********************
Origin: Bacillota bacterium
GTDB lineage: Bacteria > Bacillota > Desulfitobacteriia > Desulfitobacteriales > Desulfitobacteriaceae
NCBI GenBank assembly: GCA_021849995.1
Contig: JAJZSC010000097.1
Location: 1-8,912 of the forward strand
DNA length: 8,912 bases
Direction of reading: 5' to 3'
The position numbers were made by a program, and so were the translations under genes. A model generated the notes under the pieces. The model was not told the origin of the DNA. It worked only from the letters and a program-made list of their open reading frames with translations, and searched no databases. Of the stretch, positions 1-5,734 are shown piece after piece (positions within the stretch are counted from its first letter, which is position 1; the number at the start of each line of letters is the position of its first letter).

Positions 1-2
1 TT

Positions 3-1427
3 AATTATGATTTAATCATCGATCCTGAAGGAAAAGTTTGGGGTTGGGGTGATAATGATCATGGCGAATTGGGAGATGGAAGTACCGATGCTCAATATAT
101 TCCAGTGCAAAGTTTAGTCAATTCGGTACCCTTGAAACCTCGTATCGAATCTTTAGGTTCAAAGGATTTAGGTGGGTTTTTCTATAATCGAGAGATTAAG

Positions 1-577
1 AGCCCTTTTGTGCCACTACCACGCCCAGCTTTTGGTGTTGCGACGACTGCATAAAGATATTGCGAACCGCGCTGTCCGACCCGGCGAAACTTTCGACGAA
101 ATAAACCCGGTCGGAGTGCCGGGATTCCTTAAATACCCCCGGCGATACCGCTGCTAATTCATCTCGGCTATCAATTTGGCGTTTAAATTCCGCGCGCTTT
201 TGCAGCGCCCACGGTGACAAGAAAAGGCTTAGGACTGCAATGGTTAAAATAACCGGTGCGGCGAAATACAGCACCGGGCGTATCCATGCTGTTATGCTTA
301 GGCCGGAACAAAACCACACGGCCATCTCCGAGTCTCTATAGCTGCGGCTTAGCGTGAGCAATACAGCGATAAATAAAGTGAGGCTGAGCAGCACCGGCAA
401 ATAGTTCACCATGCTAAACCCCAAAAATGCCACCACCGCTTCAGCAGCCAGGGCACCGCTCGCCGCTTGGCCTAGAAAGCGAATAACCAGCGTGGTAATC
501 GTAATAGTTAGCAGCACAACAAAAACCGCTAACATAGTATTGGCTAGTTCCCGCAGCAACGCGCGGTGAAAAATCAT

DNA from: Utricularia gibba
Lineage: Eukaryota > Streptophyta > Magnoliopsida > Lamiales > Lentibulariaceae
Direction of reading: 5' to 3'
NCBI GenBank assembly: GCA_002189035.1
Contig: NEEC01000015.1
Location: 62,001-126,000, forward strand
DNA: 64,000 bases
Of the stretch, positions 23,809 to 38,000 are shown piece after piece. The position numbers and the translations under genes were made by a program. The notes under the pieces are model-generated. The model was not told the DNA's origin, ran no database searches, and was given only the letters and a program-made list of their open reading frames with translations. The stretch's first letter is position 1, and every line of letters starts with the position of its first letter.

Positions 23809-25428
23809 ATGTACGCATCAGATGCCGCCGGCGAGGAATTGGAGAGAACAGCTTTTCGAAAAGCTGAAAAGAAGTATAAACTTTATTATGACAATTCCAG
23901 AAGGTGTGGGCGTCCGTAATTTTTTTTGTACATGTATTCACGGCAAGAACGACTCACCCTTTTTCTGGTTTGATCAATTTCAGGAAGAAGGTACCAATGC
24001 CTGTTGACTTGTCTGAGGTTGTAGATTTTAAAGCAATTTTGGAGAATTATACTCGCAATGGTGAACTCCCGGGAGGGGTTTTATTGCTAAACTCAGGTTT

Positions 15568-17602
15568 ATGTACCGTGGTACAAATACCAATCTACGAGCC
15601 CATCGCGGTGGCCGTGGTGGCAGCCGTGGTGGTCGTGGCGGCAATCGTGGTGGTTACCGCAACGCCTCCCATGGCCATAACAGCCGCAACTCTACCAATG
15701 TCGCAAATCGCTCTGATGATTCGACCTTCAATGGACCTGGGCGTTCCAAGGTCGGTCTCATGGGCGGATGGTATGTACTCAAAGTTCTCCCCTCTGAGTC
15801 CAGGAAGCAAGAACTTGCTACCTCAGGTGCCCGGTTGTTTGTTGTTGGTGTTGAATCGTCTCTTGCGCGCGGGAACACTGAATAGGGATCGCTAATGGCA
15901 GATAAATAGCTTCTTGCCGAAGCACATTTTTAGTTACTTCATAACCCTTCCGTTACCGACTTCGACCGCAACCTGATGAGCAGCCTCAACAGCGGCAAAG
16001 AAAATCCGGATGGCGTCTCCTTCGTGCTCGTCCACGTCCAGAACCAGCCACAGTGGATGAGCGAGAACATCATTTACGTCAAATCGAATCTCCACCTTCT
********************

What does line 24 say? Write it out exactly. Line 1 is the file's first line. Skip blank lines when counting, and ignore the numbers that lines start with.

NCBI GenBank assembly: GCA_002189035.1